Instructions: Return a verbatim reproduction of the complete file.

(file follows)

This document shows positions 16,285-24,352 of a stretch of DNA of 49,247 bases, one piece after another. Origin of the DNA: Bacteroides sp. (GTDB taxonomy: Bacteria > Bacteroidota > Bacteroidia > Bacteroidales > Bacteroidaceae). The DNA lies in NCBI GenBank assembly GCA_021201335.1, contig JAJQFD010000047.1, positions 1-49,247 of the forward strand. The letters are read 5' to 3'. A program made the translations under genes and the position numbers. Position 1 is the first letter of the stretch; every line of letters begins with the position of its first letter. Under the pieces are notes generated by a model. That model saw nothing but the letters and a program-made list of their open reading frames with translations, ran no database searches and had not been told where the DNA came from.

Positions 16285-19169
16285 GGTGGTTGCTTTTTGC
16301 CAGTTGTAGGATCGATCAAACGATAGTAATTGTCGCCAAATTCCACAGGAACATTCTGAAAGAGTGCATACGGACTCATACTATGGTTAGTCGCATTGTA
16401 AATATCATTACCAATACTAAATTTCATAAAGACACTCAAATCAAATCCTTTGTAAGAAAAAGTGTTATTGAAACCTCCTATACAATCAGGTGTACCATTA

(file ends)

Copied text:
This document shows positions 16,285-24,352 of a stretch of DNA of 49,247 bases, one piece after another. Origin of the DNA: Bacteroides sp. (GTDB taxonomy: Bacteria > Bacteroidota > Bacteroidia > Bacteroidales > Bacteroidaceae). The DNA lies in NCBI GenBank assembly GCA_021201335.1, contig JAJQFD010000047.1, positions 1-49,247 of the forward strand. The letters are read 5' to 3'. A program made the translations under genes and the position numbers. Position 1 is the first letter of the stretch; every line of letters begins with the position of its first letter. Under the pieces are notes generated by a model. That model saw nothing but the letters and a program-made list of their open reading frames with translations, ran no database searches and had not been told where the DNA came from.

Positions 16285-19169
16285 GGTGGTTGCTTTTTGC
16301 CAGTTGTAGGATCGATCAAACGATAGTAATTGTCGCCAAATTCCACAGGAACATTCTGAAAGAGTGCATACGGACTCATACTATGGTTAGTCGCATTGTA
16401 AATATCATTACCAATACTAAATTTCATAAAGACACTCAAATCAAATCCTTTGTAAGAAAAAGTGTTATTGAAACCTCCTATACAATCAGGTGTACCATTA